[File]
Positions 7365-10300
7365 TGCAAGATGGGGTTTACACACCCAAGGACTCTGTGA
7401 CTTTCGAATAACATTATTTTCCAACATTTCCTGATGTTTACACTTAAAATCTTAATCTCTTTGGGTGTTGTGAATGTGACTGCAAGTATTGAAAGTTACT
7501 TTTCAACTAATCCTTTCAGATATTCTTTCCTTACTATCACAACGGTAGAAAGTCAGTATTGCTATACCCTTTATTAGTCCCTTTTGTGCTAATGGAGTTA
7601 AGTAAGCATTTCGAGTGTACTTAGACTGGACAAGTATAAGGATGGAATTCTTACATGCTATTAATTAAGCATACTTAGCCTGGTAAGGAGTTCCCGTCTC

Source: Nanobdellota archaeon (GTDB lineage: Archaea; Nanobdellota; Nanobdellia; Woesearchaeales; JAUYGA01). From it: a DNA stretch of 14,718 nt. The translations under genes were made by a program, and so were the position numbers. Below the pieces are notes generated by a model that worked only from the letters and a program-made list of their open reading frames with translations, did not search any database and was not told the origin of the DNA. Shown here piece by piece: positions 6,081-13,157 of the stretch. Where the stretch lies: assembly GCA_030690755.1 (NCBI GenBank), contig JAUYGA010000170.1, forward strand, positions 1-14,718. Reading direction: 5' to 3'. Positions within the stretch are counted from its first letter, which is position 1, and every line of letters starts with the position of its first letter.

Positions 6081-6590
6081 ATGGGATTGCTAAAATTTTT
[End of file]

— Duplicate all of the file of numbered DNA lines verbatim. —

Positions 7365-10300
7365 TGCAAGATGGGGTTTACACACCCAAGGACTCTGTGA
7401 CTTTCGAATAACATTATTTTCCAACATTTCCTGATGTTTACACTTAAAATCTTAATCTCTTTGGGTGTTGTGAATGTGACTGCAAGTATTGAAAGTTACT
7501 TTTCAACTAATCCTTTCAGATATTCTTTCCTTACTATCACAACGGTAGAAAGTCAGTATTGCTATACCCTTTATTAGTCCCTTTTGTGCTAATGGAGTTA
7601 AGTAAGCATTTCGAGTGTACTTAGACTGGACAAGTATAAGGATGGAATTCTTACATGCTATTAATTAAGCATACTTAGCCTGGTAAGGAGTTCCCGTCTC

Source: Nanobdellota archaeon (GTDB lineage: Archaea; Nanobdellota; Nanobdellia; Woesearchaeales; JAUYGA01). From it: a DNA stretch of 14,718 nt. The translations under genes were made by a program, and so were the position numbers. Below the pieces are notes generated by a model that worked only from the letters and a program-made list of their open reading frames with translations, did not search any database and was not told the origin of the DNA. Shown here piece by piece: positions 6,081-13,157 of the stretch. Where the stretch lies: assembly GCA_030690755.1 (NCBI GenBank), contig JAUYGA010000170.1, forward strand, positions 1-14,718. Reading direction: 5' to 3'. Positions within the stretch are counted from its first letter, which is position 1, and every line of letters starts with the position of its first letter.

Positions 6081-6590
6081 ATGGGATTGCTAAAATTTTT